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    ABSTRACT: To evaluate the effect of the 1993 European AIDS definition on reducing pre-AIDS mortality and to what degree an earlier diagnosis can be made. Prospective observational study. All patients diagnosed between January 1993 and December 1994 and reported to the National AIDS Registry from four Italian regions, who met only the new criteria for the 1993 case definition (AIDS-1993) were studied. Follow-up of patients who did not eventually meet the 1987 definition (AIDS-1987), or had not died from other causes (pre-AIDS-1987 death), was censored at the last available clinical visit before 1 April 1996. We analysed the data using Kaplan-Meier non-parametric survival analysis and Cox proportional hazards model. A total of 74 (4.1%) individuals met only the new criteria. Of these, 49 (62.2%) were men, 42 (56.8%) had pulmonary tuberculosis, 22 (29.7%) had recurrent bacterial pneumonia, and 10 (13.5%) had cervical cancer. During follow-up, 35 (45.3%) individuals developed an AIDS-1987 disease, and 10 (13.5%) died without fulfilling the AIDS-1987 definition. Pre-AIDS-1987 death accounted for 22.2% (10 out of 45) of the subsequent outcomes observed prior to 1 April 1996. Using Kaplan-Meier technique, we estimated that after 9.8 months 50% of these individuals were diagnosed with AIDS-1987 disease, or died without such a diagnosis. Individuals with lower CD4+ count at the time of the AIDS-1993 diagnosis progressed more rapidly to AIDS-1987 than those with a higher count. In contrast, pre-AIDS-1987 mortality was strongly associated with injecting drug use, whereas no association was found with CD4+ count. Approximately 50% of individuals with one of the three new AIDS-defining diseases will develop an AIDS-1987 disease or will die within 1 year. Time from AIDS-1993 to AIDS-1987 disease is strongly associated with CD4+ count at diagnosis. AIDS_1993 diagnosis reduced the pre-AIDS-1987 mortality in injecting drug users. Furthermore, approximately 20% of individuals diagnosed with AIDS-1993 disease are expected to die without developing an AIDS-1987 disease. These data should be useful for correcting the AIDS incidence curve in Europe for the effect of the changes in the AIDS definition.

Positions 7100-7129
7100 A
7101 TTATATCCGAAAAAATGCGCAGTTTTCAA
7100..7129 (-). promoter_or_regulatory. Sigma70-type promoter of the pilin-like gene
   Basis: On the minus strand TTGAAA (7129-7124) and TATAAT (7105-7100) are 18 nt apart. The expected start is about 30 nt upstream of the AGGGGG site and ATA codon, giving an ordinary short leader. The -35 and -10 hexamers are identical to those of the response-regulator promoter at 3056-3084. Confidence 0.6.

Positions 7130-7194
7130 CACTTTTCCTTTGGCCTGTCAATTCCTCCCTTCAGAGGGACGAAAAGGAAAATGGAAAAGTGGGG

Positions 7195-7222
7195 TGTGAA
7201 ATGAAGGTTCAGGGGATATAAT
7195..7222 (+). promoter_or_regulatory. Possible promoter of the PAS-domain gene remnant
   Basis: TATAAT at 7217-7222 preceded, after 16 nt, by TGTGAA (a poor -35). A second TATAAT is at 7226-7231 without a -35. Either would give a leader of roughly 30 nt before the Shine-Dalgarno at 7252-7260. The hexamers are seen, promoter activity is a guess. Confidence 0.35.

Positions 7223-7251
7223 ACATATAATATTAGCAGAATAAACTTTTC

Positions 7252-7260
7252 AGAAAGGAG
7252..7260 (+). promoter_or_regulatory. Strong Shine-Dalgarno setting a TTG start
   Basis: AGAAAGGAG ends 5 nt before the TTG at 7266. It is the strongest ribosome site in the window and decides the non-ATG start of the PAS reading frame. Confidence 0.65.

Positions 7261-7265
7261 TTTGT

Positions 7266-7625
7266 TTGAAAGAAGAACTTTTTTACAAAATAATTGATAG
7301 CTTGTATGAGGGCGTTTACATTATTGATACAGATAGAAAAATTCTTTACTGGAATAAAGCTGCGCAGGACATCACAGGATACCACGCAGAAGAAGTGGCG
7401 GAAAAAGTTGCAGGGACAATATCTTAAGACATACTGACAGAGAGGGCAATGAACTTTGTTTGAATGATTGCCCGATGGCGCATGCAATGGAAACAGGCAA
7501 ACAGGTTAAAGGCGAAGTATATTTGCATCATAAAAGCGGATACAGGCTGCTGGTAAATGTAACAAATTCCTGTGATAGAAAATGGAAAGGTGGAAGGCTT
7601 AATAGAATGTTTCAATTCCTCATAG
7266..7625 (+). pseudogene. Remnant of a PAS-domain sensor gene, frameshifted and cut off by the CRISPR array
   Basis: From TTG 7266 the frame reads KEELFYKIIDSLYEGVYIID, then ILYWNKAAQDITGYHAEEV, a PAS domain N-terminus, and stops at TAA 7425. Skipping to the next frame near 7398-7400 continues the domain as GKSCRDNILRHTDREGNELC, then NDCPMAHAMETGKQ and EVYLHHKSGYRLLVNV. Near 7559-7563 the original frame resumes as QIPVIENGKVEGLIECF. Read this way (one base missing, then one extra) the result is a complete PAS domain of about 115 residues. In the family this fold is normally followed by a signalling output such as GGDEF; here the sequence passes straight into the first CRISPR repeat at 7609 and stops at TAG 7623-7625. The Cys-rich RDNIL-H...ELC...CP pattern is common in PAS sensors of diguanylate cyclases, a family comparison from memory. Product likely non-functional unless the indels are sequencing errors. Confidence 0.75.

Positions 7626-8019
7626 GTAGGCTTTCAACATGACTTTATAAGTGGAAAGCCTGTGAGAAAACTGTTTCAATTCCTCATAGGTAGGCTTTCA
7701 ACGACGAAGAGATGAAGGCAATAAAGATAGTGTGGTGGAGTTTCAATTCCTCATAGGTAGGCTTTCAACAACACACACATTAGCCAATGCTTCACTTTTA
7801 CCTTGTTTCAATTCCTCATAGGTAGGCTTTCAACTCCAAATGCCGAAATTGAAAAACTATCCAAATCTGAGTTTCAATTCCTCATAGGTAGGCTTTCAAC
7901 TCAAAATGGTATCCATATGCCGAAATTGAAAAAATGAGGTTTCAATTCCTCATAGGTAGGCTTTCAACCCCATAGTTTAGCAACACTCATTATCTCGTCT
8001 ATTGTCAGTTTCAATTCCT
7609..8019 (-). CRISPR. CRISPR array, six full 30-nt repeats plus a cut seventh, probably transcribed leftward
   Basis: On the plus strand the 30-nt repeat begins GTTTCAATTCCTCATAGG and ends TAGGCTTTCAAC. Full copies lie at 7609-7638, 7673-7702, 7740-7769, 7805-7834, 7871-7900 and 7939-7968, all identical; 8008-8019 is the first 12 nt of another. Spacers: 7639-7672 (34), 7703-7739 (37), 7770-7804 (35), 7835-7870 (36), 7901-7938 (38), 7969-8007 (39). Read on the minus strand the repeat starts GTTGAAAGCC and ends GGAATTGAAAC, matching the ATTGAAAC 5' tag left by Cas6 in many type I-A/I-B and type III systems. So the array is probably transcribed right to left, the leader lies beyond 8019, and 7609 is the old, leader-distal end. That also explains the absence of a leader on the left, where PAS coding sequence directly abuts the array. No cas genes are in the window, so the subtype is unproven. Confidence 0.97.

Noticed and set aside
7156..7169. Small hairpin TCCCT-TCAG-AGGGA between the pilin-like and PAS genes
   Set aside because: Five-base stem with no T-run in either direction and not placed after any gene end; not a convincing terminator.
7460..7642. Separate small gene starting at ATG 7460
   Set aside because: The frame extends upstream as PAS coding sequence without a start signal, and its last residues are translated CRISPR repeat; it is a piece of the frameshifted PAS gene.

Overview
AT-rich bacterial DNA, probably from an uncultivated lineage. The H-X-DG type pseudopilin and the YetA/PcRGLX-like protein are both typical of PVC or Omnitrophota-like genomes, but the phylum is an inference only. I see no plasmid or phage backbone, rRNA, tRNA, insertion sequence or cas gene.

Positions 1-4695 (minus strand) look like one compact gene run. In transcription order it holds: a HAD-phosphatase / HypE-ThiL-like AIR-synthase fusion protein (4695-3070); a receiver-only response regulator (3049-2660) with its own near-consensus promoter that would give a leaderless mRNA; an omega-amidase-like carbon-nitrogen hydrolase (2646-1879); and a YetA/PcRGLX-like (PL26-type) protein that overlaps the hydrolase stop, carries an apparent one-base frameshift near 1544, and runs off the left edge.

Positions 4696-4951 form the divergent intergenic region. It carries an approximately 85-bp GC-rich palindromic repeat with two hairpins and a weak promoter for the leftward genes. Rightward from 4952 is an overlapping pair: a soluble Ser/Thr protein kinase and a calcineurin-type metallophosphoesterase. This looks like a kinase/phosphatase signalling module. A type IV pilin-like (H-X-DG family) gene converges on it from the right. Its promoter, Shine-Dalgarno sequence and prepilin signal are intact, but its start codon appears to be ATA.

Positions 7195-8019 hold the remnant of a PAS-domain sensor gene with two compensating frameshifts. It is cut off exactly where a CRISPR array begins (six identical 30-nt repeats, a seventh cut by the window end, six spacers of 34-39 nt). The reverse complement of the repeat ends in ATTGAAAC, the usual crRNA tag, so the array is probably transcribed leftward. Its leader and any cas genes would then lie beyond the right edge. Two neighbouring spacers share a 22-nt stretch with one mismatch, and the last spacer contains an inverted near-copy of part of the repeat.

AIDS 02/1997; 11(1):95-9. · 6.56 Impact Factor